Wednesday, Jun 19, 2024 | Last Update : 10:51 AM IST

  Opinion   Columnists  27 Apr 2023  Dilip Cherian | Delhi top cop in the race to become DGP of Tamil Nadu

Dilip Cherian | Delhi top cop in the race to become DGP of Tamil Nadu

Love them, hate them ignore them at national peril, is the babu guarantee and Dilip’s belief. Share significant babu escapades
Published : Apr 28, 2023, 12:05 am IST
Updated : Apr 28, 2023, 12:05 am IST

Mr Arora has apparently consented to be moved out of the national capital, which leaves another prestigious post up for grabs

Delhi police commissioner Sanjay Arora. (Photo: Twitter)
 Delhi police commissioner Sanjay Arora. (Photo: Twitter)

The race is on to succeed the director general of police (DGP) of Tamil Nadu C. Sylendra Babu who is due for superannuation at the end of June. The buzz in Delhi seems to suggest that Delhi police commissioner Sanjay Arora is a sureshot winner, being the most favoured to succeed Mr Babu as Tamil Nadu’s top cop.

Sources have informed DKB that Mr Arora leads a list of 12 IPS officers who have qualified for empanelment and the state government will choose one of the three officers to be shortlisted by the Union Public Service Commission (UPSC). In terms of seniority, Mr Arora bests DGPs B.K. Ravi and Chennai Police Commissioner Shankar Jiwal.

Of the top three officers, Mr Arora has led two Central armed police forces – CRPF and ITBP – and won the Chief Minister’s Gallantry Medal for Bravery and Heroic Action for his role as the superintendent of police, Special Task Force, that gunned down forest brigand Veerappan. Other officers in the fray include A.K. Viswanathan, Abhash Kumar, T.V. Ravichandran, Seema Agrawal and Amaraesh Pujari. Given the number of years in service required to qualify for empanelment, Rajeev Kumar, Sandeep Rai Rathore, Abhay Kumar Singh and K. Vannia Perumal are also on the list sent to the UPSC by the Tamil Nadu home department.

Mr Arora has apparently consented to be moved out of the national capital, which leaves another prestigious post up for grabs. We may expect another interesting race among UT cadre IPS officers to become Delhi’s top cop.


The sorrows of Ashok Khemka

The Haryana government’s clean chit to Congress leader Sonia Gandhi’s son-in-law Robert Vadra, five years after filing an FIR for irregular land deals, has left at least one official disappointed. Senior IAS officer Ashok Khemka had cancelled the mutation of a 33-acre land deal involving Mr Vadra and had gained celebrity status as a whistle-blower. In the 2014 elections, the BJP had alleged irregularities in land deals during the Congress regime in Haryana and made it a major electoral issue. Now, the 1991-batch IAS officer is tweeting about whether corruption allegations are only for political gain.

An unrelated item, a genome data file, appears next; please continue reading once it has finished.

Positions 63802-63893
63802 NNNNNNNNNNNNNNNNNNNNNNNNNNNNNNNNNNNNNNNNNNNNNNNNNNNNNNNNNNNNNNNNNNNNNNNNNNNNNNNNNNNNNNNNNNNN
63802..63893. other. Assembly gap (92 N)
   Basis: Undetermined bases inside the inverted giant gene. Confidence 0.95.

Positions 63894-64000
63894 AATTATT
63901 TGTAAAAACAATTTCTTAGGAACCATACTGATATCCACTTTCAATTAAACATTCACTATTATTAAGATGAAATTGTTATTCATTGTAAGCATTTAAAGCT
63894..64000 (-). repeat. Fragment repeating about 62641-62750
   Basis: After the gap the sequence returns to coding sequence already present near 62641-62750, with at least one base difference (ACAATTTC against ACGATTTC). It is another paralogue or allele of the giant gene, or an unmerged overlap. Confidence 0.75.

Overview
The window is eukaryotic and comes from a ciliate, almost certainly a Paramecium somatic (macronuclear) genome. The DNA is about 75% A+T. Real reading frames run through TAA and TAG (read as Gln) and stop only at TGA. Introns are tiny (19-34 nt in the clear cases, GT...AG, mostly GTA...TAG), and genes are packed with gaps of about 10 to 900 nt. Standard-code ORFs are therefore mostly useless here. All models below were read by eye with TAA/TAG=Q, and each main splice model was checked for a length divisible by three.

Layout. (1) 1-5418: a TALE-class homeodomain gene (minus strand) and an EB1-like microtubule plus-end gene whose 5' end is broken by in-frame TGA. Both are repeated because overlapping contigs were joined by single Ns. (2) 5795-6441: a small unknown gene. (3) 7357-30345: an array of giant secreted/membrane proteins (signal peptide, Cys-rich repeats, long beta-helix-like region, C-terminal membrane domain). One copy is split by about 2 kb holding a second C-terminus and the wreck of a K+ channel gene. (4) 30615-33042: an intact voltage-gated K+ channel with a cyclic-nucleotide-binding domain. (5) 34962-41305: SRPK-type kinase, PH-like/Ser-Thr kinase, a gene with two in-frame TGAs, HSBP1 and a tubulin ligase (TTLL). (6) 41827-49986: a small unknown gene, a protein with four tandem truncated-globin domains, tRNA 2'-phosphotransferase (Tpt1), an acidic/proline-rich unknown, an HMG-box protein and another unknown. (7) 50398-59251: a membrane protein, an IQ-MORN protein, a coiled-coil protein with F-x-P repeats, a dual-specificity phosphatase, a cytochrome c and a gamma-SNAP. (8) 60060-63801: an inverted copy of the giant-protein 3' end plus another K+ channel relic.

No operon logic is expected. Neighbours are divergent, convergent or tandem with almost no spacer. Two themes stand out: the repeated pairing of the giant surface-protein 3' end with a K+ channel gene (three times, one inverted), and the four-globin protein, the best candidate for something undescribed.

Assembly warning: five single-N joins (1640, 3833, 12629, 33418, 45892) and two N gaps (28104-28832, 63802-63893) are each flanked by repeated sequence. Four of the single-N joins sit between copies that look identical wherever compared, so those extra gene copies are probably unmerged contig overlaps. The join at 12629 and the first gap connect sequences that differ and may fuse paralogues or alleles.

Mr Khemka, who enjoys an image of a squeaky-clean officer, has certainly paid the price for his clean image. He has, in his chequered career, managed to rub every political dispensation that ruled Haryana the wrong way. No party when it comes to power wants to have him around. He has become the most transferred IAS officer, not just in the state but perhaps the entire country. He is currently in his 56th posting in a career spanning nearly 30 years. At present, he is the additional chief secretary of the state archives department, and there’s no saying whether he won’t be moved out again. Sources say that he was moved because he wrote to chief secretary Sarvesh Kaushal that he didn’t have enough work at the science and technology department. Mr Khemka’s current despondency is only the latest blow to his fight for clean administration.


Retired babu starts new innings in Chhattisgarh

In recent times, there has been a trend of state governments following in the footsteps of the Centre by re-engaging retired babus for key positions in the administration. These officers are often handpicked favourites of the ruling government and their appointment serves the dual purpose of maintaining continuity and control over the administrative machinery while also furthering political interests.

The Chhattisgarh government recently set off murmurs in the state’s babu and political circles by engaging D.M. Awasthi, a retired IPS officer of the 1986 batch, as an officer on special duty (OSD) at the police headquarters in Raipur. Mr Awasthi was assigned the responsibility of looking after the Economic Offence Wing (EOW) and Anti-Corruption Bureau (ACB), both of which are crucial departments for any government. Although Mr Awasthi retired in March earlier this year, he was immediately given a contractual appointment as OSD, indicating his importance to chief minister Bhupesh Baghel’s government. It’s hardly a secret that he was always considered a favourite officer of Mr Baghel, and this move is seen as an attempt to retain his expertise and considerable experience in Mr Baghel’s administration.

Tags: tamil nadu, dgp, c. sylendra babu, sanjay arora